Presentation on theme: "2.2 STRUCTURAL ELEMENT Reinforced Concrete Slabs"— Presentation transcript:
1 2.2 STRUCTURAL ELEMENT Reinforced Concrete Slabs 2.0 ANALYSIS AND DESIGN2.2 STRUCTURAL ELEMENTReinforced Concrete SlabsRearrangement by :-NOR AZAH BINTI AIZIZKOLEJ MATRIKULASI TEKNIKAL KEDAH
2 INTRODUCTION Concrete slabs are similar to beams in the way they span horizontallybetween supports and may be simply supported,continuously supported or cantilevered.Unlike beams, slabs are relatively thinstructural members which are normally usedas floors and occasionally as roof systemsin multi-storey buildings.
3 INTRODUCTION Slabs are constructed of reinforced concrete poured into formwork.The formwork defines the shape of thefinal slab when the concrete is cured (set).Concrete slabs are usually 150 to 300 mm deep.It is usually timber but steel is commonly used on commercial projects. on-site or into trenches excavated into the ground.
4 INTRODUCTION Slabs transmit the applied floor or roof loads to their supports.Slabs may be classified into twomain groups depending on whether theyare supported on the ground orsuspended in a building.It is usually timber but steel is commonly used on commercial projects. on-site or into trenches excavated into the ground.
5 GROUND SLABS Ground slabs are those slabs that are poured directly into excavated trenchesin the ground.They rely entirely on the existingground for support.The ground must be strong enoughto support the concrete slab.Normally, a minimum bearing capacity forslab sites is 50 kPa.The ground (more correctly known in the industry as the foundation)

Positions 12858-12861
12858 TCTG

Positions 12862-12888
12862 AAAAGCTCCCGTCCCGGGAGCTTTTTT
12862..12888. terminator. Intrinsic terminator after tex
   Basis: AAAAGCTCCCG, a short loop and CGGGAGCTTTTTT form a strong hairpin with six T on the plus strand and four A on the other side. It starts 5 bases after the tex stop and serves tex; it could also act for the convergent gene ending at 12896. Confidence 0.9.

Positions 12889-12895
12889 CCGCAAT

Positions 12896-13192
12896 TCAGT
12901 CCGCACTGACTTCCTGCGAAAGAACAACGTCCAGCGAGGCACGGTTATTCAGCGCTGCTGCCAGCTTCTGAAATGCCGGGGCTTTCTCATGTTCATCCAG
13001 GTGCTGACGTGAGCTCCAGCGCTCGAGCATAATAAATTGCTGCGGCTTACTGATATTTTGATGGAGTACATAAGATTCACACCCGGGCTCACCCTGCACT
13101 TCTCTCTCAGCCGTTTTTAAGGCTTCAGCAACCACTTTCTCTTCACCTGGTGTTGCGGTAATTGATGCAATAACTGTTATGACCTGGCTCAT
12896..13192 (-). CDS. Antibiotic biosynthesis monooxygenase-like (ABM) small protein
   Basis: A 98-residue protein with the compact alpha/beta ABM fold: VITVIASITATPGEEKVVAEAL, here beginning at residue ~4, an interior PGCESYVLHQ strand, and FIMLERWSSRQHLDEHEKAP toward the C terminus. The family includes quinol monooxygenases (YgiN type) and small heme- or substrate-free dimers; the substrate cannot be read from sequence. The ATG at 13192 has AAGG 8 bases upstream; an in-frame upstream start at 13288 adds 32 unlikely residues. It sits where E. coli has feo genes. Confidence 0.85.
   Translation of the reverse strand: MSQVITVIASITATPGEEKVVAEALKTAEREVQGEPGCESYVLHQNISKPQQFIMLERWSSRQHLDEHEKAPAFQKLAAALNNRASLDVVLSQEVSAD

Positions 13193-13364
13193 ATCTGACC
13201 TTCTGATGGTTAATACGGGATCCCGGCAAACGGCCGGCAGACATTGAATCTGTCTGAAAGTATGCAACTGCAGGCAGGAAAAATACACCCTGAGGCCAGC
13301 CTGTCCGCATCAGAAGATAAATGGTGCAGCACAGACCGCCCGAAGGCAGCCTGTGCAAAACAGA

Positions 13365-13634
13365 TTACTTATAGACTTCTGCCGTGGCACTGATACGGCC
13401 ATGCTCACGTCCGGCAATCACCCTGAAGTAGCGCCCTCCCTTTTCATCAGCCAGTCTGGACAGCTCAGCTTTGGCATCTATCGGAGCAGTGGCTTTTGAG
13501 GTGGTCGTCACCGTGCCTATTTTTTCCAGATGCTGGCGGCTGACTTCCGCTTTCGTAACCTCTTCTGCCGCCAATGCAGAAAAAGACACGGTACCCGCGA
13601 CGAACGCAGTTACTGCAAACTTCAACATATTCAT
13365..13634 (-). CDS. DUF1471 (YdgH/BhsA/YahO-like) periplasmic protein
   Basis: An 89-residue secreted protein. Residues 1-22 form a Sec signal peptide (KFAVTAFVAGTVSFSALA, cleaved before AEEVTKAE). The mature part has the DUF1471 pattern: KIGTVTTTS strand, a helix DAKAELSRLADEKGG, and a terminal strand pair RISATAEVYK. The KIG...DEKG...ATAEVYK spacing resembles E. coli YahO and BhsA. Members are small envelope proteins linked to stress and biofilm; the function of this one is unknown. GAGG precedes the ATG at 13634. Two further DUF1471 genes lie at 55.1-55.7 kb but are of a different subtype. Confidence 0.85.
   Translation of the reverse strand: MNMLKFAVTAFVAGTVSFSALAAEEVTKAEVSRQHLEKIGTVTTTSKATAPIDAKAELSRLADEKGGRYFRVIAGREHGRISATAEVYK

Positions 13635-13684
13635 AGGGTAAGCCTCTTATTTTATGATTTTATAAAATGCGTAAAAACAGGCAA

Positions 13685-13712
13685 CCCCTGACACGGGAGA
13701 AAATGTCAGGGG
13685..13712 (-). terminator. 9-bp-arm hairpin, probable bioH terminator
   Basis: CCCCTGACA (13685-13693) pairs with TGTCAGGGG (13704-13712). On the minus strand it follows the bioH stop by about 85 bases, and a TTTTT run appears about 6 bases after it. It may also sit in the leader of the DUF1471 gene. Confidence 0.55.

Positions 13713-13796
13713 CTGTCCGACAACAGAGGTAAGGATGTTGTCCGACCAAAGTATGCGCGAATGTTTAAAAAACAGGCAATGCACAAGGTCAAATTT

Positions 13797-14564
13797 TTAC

6 GROUND SLABS Diagram of slabs with arrow representing applied floor and roof load pointed down to the slab.The slab is supported by foundation andthe slabs transmit its load to foundation.In most cases, the foundation easily meets this minimum bearing requirement. However, where clays and silts are present in the soil, the slab may experience stresses. These soils tend to be on reactive sites which are those areas where the volume of soil changes because of its moisture content. This results in the foundation expanding or contracting depending on how much moisture the soil contains.Foundation movements can be significant enough to damage a slab and any other components it supports, such as the brickwork shown in the photo.
7 SUSPENDED SLABSSuspended slabs are slabs that are not in direct contact with the ground.They form roofs or floors above ground level.
8 SUSPENDED SLABS The way a slab spans its supports Suspended slabs are grouped into two types:One way slabs- which are supported on two sidestwo way slabs- which are supported on all four sides.The way a slab spans its supportshas a direct impact on the way inwhich the slab will bend.
9 ONE-WAY SLAB One way slabs are usually rectangular where the length is two or more timesthe width.These slabs are considered to besupported along the two long sidesonly even if there is a small amountof support on the narrow ends.
10 ONE-WAY SLAB A diagram of a concrete slab with two supporting sides is shown.The width of the slab is alsothe short span.Rule of Thumb:For ly/lx > 2,design as one-way slably = the length of the longer sidelx =the length of the shorter side
12 ONE BEND SLAB It is assumed that; one way slabs bend only in the directionof the short span, so;the main steel reinforcement runs in thisdirection across the slab.
13 ONE BEND SLAB A diagram of a concrete slab with two supporting sides is shown.Compression on the slab pushes towards themiddle of the slab which causes the slab to bend inwards.Tension is distributed across the supporting sides.
14 TWO WAY SLABTwo way slabs are approximately square where the length is less than doublethe width and the slab is supportedequally on all four sides.Rule of Thumb:For ly/lx ≤ 2,design as two-way slably = the length of the longer sidelx =the length of the shorter side